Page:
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Cultural impulse

With the coming of the Portuguese Royal Family to the Colony in 1808 and the consequent transfer of the headquarters of the Portuguese monarchy, the cultural life of Rio was impelled. Theaters, libraries, literary and scientific academies opened. Rounding the residence of King John VI of Portugal (the Royal Palace), Direita Street obtained more relevance.

One of the most elegant roads in the city, housing the main public institutions and refined shops, Direita Street was known as Carceller Boulevard during the imperial period. The reason for such an epithet was the famous pâtisserie of the Frenchman Carceller, frequented even by Emperor Peter II. Near this sweet shop, at the café of the Cercle du Commerce, the Italian Luigi Bassini made the first ice cream of the capital of the Brazilian Empire.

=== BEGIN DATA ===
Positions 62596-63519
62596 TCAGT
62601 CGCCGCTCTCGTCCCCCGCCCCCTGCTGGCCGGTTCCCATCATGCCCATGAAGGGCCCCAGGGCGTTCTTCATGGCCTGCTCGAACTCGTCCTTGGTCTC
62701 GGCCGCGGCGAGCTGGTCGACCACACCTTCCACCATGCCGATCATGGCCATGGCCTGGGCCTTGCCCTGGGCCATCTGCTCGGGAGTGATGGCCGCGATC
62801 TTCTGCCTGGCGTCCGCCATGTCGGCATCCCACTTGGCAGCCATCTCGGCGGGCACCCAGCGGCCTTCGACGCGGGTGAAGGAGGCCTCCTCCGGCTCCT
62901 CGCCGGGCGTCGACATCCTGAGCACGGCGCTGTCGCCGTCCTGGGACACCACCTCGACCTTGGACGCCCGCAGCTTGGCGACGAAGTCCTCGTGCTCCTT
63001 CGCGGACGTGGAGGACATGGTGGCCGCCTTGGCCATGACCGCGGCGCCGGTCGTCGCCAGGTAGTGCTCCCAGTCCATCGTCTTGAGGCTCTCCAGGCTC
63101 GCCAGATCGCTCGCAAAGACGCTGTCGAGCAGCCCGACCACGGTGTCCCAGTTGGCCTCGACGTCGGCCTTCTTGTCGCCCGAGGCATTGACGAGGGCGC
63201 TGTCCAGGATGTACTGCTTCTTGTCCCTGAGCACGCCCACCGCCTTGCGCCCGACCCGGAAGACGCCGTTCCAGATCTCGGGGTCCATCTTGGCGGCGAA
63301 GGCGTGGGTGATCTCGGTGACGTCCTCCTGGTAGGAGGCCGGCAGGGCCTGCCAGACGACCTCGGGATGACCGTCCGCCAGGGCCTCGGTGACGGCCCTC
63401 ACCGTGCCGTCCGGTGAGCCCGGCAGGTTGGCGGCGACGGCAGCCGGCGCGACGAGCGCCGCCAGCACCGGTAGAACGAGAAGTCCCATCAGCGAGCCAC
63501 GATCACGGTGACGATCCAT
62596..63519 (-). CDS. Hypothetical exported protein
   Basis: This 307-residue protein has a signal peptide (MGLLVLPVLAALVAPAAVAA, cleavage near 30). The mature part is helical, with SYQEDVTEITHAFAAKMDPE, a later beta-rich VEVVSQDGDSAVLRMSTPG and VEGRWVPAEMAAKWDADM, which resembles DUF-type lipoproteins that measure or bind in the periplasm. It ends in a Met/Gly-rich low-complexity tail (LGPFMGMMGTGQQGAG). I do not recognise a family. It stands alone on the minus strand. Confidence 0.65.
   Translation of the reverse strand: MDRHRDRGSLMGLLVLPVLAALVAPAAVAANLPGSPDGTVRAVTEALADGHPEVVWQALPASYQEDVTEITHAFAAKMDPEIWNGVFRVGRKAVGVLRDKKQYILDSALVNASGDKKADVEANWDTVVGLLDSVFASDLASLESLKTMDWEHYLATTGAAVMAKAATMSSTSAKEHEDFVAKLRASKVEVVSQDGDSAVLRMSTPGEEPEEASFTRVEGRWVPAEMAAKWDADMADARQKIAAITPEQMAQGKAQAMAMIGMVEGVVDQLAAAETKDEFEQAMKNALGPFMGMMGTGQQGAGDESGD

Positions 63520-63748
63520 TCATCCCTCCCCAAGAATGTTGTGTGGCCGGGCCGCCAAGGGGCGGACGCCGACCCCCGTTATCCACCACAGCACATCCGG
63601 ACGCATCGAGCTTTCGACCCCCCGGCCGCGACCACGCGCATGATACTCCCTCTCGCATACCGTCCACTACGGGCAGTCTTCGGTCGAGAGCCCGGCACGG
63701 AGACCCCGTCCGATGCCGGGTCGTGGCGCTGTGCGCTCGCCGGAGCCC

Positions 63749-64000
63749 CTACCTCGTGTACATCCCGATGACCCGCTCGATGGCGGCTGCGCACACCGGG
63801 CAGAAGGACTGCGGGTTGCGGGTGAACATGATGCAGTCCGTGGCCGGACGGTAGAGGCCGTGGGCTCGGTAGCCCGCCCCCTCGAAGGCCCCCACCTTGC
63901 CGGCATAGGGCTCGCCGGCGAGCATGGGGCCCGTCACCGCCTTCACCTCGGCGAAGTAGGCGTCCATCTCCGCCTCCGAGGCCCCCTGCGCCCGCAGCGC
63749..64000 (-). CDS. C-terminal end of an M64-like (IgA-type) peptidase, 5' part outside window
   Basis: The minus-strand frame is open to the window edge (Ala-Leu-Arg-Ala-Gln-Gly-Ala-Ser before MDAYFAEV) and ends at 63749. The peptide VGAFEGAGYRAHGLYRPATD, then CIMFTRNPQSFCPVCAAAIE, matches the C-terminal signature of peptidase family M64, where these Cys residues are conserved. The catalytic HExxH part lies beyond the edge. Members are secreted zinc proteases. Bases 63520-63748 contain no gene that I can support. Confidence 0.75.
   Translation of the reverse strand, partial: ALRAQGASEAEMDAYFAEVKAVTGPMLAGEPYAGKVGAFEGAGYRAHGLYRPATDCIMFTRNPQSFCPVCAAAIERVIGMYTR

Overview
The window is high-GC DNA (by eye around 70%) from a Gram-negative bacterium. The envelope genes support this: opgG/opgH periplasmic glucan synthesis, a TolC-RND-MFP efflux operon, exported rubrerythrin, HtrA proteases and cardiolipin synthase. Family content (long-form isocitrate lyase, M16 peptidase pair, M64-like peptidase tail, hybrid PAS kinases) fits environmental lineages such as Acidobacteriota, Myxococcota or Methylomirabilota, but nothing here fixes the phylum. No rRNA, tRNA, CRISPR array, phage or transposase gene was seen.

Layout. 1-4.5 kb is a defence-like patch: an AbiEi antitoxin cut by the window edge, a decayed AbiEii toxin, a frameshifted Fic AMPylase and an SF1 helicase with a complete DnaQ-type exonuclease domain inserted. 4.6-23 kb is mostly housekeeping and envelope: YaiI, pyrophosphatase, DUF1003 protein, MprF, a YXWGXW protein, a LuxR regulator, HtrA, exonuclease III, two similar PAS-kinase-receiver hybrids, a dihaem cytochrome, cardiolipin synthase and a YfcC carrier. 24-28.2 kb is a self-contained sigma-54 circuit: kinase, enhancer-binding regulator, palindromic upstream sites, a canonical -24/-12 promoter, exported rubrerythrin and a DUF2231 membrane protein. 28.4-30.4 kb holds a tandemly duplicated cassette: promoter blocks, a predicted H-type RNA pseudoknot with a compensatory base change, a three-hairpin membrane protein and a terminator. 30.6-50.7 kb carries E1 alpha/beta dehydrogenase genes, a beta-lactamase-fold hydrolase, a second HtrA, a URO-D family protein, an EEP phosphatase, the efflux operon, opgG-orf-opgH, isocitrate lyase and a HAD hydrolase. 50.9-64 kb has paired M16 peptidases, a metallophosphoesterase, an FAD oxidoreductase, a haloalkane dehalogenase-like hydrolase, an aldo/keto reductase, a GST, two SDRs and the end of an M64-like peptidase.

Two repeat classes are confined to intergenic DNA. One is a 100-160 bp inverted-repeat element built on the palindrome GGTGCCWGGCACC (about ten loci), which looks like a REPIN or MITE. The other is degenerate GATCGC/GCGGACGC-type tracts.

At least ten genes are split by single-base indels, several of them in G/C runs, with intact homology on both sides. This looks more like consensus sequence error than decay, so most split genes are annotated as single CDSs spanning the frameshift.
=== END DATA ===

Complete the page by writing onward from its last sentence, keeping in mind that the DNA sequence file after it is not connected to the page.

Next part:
Primeiro de Março Street's supremacy last until the conclusion of Central Avenue's construction (currently Rio Branco Avenue), built during the first years of the Republic, under the inspiration of the Paris of Haussmann. As the main road of the Colony and of the Empire, Primeiro de Março Street has therefore a great historical dimension, and it is in this context that the importance of the former headquarters of the Superior Electoral Court - TSE should be understood, being therefore a monument deserving to be restored.